John Krasinski’s second directorial feature, The Hollars, is a film so unnaturally pleasant about everything from brain tumors to home invasion to unplanned pregnancies. It wouldn’t be entirely impossible to read the film as a sort of riff on the Sundance-friendly, middle-class indie dramedy that’s increasingly become the calling card of American independent filmmaking in recent years. But there’s no Rick and Morty-esque deconstruction of the existential nightmares posed by facile comforts here. Just yet another in the growing canon of films about a young man who returns to the quirky circumstances of his upbringing to discover who he really is, through a mixture of laughter and hardship.
That the former overwhelms the latter is at the heart of what ails The Hollars, which for its familiarity is at least kind enough to assemble a cast of substantial merit. Krasinski plays John Hollar, the well-groomed youngest of the Hollar clan. He moved to New York some time ago to pursue his dream as a graphic novelist, but has found himself in a dead-end administrative job instead, and facing an uncertain future in the face of his girlfriend Rebecca (Anna Kendrick) getting pregnant. One morning, John gets a call. His mother Sally (Margo Martindale, elevating the film by her very presence) fell in the bathroom, disoriented. It’s discovered that she’s had a brain tumor for some time, and will need immediate surgery. There’s only one thing left for John to do, now. He has to go home.
The notion of “going home” has become a cornerstone of so many modern indies, and The Hollars works double time to make John’s small-town Ohio berg as quaint as imaginably possible. It, like most towns in movies like this, is populated with a litany of “characters.” John’s father Don (Richard Jenkins, twitchy and comic) is struggling in the face of Sally’s illness; he’s overcome by all the signs he missed, to say nothing of the oncoming collapse of his long-running family company. His brother Ron (Sharlto Copley) is trapped in a state of arrested development, desperate to remain in his daughters’ lives after a divorce and resentful of the new man in the picture, the placid Reverend Dan (Josh Groban). And there’s the matter of Gwen (Mary Elizabeth Winstead), the “one who got away” who brings everyone except for John a great deal of concern, and her paranoid boyfriend (and Sally’s nurse), Jason (Charlie Day).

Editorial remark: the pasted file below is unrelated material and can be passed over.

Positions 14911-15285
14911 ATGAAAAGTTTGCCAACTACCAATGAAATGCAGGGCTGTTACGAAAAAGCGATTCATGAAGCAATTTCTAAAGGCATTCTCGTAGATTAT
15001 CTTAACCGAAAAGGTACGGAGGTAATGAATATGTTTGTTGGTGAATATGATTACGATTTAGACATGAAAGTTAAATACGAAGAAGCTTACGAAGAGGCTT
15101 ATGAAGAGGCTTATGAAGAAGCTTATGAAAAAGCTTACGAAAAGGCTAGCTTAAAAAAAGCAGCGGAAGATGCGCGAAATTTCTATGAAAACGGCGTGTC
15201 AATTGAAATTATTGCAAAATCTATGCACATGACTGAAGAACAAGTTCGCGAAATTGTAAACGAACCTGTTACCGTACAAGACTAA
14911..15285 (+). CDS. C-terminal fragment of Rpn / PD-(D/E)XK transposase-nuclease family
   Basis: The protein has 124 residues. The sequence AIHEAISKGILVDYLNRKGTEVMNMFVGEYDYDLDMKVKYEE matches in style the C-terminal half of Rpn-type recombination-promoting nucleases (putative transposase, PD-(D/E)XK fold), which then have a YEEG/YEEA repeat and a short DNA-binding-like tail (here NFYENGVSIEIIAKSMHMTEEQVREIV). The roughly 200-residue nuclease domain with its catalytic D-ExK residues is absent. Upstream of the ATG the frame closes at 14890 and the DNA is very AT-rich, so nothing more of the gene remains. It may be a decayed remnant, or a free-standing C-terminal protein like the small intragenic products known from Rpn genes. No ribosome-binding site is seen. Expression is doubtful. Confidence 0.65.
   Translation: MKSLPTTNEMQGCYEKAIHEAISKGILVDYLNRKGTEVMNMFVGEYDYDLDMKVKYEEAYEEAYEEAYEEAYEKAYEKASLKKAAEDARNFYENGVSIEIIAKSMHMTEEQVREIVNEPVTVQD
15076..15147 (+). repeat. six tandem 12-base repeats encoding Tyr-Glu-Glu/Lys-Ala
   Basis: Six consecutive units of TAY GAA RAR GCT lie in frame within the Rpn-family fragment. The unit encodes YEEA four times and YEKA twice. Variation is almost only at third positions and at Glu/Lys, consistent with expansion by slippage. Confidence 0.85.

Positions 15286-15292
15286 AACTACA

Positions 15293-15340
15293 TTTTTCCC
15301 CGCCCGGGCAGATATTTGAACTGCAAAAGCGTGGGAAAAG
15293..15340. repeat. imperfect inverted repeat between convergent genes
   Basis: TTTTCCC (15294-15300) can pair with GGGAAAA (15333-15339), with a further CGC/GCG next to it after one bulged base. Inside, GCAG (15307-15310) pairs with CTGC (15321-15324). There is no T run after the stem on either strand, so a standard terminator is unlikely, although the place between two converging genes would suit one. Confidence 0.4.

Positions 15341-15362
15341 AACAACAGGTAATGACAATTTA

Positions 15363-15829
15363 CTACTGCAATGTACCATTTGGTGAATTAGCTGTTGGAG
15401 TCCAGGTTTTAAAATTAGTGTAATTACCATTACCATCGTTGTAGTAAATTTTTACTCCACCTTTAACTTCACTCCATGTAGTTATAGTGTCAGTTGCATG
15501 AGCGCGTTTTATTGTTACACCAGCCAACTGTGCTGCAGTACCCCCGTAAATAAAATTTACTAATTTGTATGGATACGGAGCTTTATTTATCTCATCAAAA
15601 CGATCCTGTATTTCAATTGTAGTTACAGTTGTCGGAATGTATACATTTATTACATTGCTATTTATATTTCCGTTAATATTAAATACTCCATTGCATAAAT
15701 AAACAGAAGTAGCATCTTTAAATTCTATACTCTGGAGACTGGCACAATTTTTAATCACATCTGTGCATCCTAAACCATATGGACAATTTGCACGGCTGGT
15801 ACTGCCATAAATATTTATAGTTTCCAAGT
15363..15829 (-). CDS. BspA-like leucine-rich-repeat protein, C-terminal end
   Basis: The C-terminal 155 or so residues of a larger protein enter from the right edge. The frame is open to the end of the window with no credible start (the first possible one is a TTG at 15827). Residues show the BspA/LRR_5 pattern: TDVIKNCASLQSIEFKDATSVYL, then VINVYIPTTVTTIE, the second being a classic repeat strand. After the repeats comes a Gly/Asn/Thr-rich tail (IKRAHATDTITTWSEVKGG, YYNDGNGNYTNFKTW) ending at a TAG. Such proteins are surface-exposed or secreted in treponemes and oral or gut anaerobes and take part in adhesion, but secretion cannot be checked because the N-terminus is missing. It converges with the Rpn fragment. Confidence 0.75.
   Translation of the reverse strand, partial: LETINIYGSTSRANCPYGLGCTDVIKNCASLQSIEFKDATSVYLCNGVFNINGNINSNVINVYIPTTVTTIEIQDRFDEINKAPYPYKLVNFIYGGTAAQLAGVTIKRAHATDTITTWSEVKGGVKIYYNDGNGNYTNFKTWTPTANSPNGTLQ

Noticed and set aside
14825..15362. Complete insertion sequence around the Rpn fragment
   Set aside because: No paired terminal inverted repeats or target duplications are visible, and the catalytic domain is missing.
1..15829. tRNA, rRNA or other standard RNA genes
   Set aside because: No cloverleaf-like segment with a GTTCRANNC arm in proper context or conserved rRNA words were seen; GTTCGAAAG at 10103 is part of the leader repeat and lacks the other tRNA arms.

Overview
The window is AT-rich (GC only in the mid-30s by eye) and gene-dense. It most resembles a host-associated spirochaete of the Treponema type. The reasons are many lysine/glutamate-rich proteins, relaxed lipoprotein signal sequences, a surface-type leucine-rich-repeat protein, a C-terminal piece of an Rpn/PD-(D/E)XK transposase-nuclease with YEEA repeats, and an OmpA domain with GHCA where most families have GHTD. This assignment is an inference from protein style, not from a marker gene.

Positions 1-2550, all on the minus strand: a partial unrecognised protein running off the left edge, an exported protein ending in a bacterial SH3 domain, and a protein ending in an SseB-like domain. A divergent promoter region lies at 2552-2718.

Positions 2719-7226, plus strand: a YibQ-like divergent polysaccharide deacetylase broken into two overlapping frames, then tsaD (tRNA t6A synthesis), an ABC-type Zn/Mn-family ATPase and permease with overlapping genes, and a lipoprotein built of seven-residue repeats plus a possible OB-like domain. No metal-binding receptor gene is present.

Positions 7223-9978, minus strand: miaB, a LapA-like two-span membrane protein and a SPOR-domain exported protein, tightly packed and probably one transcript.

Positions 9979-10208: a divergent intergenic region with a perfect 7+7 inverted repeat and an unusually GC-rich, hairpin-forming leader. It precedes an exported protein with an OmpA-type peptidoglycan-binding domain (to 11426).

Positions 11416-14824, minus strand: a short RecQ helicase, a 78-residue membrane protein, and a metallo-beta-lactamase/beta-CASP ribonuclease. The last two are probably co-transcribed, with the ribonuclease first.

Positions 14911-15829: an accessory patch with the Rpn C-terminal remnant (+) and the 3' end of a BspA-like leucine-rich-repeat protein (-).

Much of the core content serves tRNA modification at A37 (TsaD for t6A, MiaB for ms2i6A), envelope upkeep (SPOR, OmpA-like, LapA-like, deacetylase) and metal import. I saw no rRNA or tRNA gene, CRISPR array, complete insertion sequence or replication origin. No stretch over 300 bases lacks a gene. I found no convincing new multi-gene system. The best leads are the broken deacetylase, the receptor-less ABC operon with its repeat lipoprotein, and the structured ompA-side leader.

Yea, it’s a motley crew of salt-of-the-earth middle American types, and if Jim Strouse’s (People, Places, Things) frequently cloying screenplay underlines these tropes to a comical degree at times throughout the film, the cast on hand does fine work with frequently thin roles. In particular, Martindale and Jenkins excel as a couple trapped at the impasse of realizing all the things they probably won’t manage to get done at this point of their lives. The film’s standout moment sees Martindale stroll through a story of the now-dilapidated Fox Theatre in Detroit, and how its better days became a symbol of her freer years. Eventually, it turns into a wistful reminisce about the roads left untraveled in life, and it lends sincere gravitas to one of many characters that’s often treated as a conduit for the emotional turmoil of others. The same can’t be said for some of the film’s performers; Winstead is criminally underused in what’s virtually a nothing role in terms of importance to the film, and Kendrick in particular is typically charming but exists as a proxy for John’s internal conflicts and little else.
The Hollars deals in weighty personal tragedies, and yet neither the treacly, offbeat humor nor the moments of more straightforward pathos tend to work for any real length of time. The film functions best in small incidents, as with a tender sequence in which John shaves his mother’s head to prepare her for surgery, but its overall story has the emotional subtlety of an hour-long teen melodrama. It is a film that foregrounds its lessons about the importance of family and one’s roots early and often, from Ron’s repeated early invocation that “you don’t call anymore,” to a scene in which John returns to the tire swing by his favorite pond, only to have it snap under what one can only assume is the weight of his adult problems.
While Krasinski gives a fine if generally bland performance, the film’s obsession with John’s struggles over the others in the film begins to drag it down after a while. He’s not a unique enough character to warrant the film’s constant insistence that he’s an overachiever just waiting to be tapped. (“Let’s face it, I’m not an artist” isn’t the most compelling source of internal drama.) The film attempts to shake up its increasingly grating familiarity by adding flourishes of subdued “irreverence” as it goes on, whether in the form of a crucial commute made via hearse or the escape of a soon-to-be surgery patient to have a proper meal of something other than hospital food. But even a gently dark sense of humor has become its own cliché, and rarely does The Hollars ever transcend its obvious trappings.
It doesn’t help that, as a filmmaker, Krasinski opts to foreground the film’s most derivative inclinations to push this point forward. Josh Ritter’s score works in some officiously tasteful acoustic and piano flourishes, as the film exists in a world of eternal, restorative Midwestern autumn where nothing that bad happens even as the worst is drawing near. The loving images of two-block main streets and small-town diners stretch to conjure a sense of romantic, bygone life, but instead leave most of The Hollars feeling inappropriately low-stakes given its subject matter. It’s a feel-good movie through and through, the kind intended to send people onward from the theater feeling affirmed and hopeful. But optimism alone can’t account for the quality of a film so pleasantly disposable.